The impact of DeFi on financial services then is potentially vast.

DeFi benefits from the disruptive spirit that has driven innovation in Bitcoin, helping to build strong relationships between people and financial service providers.

Bitcoin, for example, has enabled the electronic transfer of value without middlemen. The trust element of Bitcoin is gained through open access to its public ledger, which does not depend on an intermediary to protect and secure its records which are instead guarded by cryptography.

As a result, much like Bitcoin, DeFi is less prone to manipulation and hence more resistant to censorship.

Openness and public access to the ledger implies improved transparency and inclusiveness - two principal factors that strengthen and democratise financial relationships between individuals, corporations, and government organisations.

DeFi can simplify access to financial products regardless of where people live or how wealthy they are, opening up the potential to contribute to finance at every level of society.

Furthermore, open-source code of the underlying technology and permissive copyright licences encourage continuous innovation.

For example, smart contracts - pieces of code that reside on the blockchain and enable decentralised financial applications - automatically execute essential tasks.

This predictability reduces the cost of doing business, while transparent recording of transactions and auditable contract code decrease the likelihood of disputes.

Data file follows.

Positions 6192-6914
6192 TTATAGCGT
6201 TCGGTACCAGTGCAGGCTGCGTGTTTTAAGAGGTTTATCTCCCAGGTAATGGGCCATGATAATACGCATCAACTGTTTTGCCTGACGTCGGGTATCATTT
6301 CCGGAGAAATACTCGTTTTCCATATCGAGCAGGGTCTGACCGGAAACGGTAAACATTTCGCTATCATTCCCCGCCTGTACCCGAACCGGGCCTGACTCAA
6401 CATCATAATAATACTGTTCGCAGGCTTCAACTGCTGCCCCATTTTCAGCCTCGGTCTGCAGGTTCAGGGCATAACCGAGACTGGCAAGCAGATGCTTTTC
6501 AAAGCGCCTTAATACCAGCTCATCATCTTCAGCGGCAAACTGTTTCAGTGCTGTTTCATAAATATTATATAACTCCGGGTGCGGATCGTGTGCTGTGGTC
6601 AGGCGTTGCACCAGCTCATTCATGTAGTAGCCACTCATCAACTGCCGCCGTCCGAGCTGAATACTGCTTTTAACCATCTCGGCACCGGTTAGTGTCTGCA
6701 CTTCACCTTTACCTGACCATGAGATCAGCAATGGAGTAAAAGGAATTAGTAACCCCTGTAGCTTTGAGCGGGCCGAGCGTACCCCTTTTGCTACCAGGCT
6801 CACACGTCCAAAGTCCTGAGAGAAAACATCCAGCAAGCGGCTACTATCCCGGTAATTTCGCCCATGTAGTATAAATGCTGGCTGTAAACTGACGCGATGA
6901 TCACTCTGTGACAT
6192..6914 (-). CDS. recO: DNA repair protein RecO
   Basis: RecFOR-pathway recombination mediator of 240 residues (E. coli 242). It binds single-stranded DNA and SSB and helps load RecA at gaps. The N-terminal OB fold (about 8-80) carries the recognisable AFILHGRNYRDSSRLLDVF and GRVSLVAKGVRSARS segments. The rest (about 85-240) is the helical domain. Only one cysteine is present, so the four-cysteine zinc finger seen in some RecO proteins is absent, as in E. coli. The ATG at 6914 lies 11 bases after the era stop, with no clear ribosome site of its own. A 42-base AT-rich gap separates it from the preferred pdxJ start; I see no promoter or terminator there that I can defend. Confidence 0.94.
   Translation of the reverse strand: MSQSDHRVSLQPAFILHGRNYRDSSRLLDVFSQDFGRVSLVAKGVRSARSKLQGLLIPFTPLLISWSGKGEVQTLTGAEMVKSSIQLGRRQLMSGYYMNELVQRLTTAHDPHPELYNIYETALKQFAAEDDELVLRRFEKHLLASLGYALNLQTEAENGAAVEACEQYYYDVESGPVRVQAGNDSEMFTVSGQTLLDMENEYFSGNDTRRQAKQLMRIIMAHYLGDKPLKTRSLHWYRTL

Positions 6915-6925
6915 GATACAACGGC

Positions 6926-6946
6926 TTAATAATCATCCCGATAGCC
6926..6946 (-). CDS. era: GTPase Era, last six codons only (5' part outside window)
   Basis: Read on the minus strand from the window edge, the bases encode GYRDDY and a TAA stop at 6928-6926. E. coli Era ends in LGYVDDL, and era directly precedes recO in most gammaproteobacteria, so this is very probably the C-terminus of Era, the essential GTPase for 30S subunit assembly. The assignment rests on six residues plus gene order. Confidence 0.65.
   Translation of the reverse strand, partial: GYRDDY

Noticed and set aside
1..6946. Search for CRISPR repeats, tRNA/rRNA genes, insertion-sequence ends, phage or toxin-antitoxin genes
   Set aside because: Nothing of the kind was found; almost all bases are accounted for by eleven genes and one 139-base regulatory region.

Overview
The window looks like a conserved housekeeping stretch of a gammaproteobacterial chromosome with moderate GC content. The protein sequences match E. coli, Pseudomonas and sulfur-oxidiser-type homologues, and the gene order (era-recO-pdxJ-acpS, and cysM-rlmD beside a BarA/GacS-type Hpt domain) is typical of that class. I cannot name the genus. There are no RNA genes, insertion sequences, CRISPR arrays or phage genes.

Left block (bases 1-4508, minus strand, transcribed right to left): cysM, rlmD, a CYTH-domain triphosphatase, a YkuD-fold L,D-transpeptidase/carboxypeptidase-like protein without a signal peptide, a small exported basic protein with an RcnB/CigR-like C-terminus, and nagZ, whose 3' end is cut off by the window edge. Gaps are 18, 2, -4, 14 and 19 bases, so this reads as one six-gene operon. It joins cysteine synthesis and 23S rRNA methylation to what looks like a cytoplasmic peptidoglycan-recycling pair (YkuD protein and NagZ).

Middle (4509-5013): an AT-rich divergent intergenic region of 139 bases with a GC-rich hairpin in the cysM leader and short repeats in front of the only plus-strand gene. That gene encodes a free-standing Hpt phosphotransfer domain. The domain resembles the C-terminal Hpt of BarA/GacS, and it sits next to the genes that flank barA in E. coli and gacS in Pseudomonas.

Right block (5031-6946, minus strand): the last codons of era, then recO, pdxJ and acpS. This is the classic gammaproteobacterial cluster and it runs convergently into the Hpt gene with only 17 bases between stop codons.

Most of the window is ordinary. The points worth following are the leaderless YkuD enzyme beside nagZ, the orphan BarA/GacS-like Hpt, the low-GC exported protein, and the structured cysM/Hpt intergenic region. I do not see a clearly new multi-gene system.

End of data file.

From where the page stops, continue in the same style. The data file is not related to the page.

GROWING PAINS

There are however certain trade-offs associated with building decentralised applications on top of public blockchains, among them low transaction processing rates and the high cost of maintaining a secure ledger.

Currently, there are relatively few crypto custody services which are important for those investors who are not technologically savvy enough to directly use DeFi applications.

Furthermore, the notoriously poor user experience in the blockchain space urgently needs attention. Better product design and user-friendly apps would go a long way towards building wider adoption.

Then there are specific issues related to different applications. For example, while many crypto investors have raved about crypto-lending leader MakerDAO, some borrowers have been shocked by its sudden spike in interest rates - from an annual rate of 0.5 per cent to almost 20 per cent.

Finally, as with all revolutionary technologies, regulatory uncertainty has haunted blockchain technologies since their inception. Conflicting messages from regulatory bodies regarding licensing requirements for exchanges will continue to slow down DeFi adoption.

Overall DeFi is a novel and promising development that has a potential to transform the current financial systems by overtaking rent-extracting intermediaries and, thus, reducing costs of services.

More specifically, it appears that DeFi is poised to impact payments and lending, while posing a serious competitive threat to traditional finance firms.

DeFi undoubtedly has huge potential in improving financial inclusion. However, its technical complexity and many moving, interacting parts require careful assessment.

While the promised benefits are substantial, a treacherous path towards widespread adoption lies ahead.

  • The writers are from National University of Singapore. Emir Hrnjic is a visiting senior research fellow at the Centre for Asset Management & Research Investment (CAMRI) at NUS Business School. Nikodem Tomczak is a research scientist and adjunct associate professor at the NUS Faculty of Science. Both are co-founders of Block'N'White. The opinions expressed are those of the writers and do not represent the views and opinions of NUS.